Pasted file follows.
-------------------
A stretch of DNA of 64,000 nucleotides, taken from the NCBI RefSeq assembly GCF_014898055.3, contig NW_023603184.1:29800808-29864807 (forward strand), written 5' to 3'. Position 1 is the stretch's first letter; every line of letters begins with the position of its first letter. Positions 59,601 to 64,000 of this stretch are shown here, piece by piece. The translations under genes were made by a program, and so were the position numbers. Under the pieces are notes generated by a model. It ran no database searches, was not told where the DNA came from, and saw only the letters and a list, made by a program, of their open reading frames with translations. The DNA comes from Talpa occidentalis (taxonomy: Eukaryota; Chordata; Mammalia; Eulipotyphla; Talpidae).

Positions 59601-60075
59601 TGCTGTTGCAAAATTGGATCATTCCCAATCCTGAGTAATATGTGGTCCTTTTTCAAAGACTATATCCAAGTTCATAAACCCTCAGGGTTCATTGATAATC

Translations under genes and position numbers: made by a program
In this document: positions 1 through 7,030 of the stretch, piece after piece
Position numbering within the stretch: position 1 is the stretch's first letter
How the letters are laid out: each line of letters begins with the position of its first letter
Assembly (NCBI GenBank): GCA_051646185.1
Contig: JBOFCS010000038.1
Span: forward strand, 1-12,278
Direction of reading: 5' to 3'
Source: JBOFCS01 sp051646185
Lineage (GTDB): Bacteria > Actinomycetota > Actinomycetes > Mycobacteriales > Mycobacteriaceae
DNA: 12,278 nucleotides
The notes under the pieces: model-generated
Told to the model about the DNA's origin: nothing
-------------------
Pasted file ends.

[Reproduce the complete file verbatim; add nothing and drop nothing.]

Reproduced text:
A stretch of DNA of 64,000 nucleotides, taken from the NCBI RefSeq assembly GCF_014898055.3, contig NW_023603184.1:29800808-29864807 (forward strand), written 5' to 3'. Position 1 is the stretch's first letter; every line of letters begins with the position of its first letter. Positions 59,601 to 64,000 of this stretch are shown here, piece by piece. The translations under genes were made by a program, and so were the position numbers. Under the pieces are notes generated by a model. It ran no database searches, was not told where the DNA came from, and saw only the letters and a list, made by a program, of their open reading frames with translations. The DNA comes from Talpa occidentalis (taxonomy: Eukaryota; Chordata; Mammalia; Eulipotyphla; Talpidae).

Positions 59601-60075
59601 TGCTGTTGCAAAATTGGATCATTCCCAATCCTGAGTAATATGTGGTCCTTTTTCAAAGACTATATCCAAGTTCATAAACCCTCAGGGTTCATTGATAATC

Translations under genes and position numbers: made by a program
In this document: positions 1 through 7,030 of the stretch, piece after piece
Position numbering within the stretch: position 1 is the stretch's first letter
How the letters are laid out: each line of letters begins with the position of its first letter
Assembly (NCBI GenBank): GCA_051646185.1
Contig: JBOFCS010000038.1
Span: forward strand, 1-12,278
Direction of reading: 5' to 3'
Source: JBOFCS01 sp051646185
Lineage (GTDB): Bacteria > Actinomycetota > Actinomycetes > Mycobacteriales > Mycobacteriaceae
DNA: 12,278 nucleotides
The notes under the pieces: model-generated
Told to the model about the DNA's origin: nothing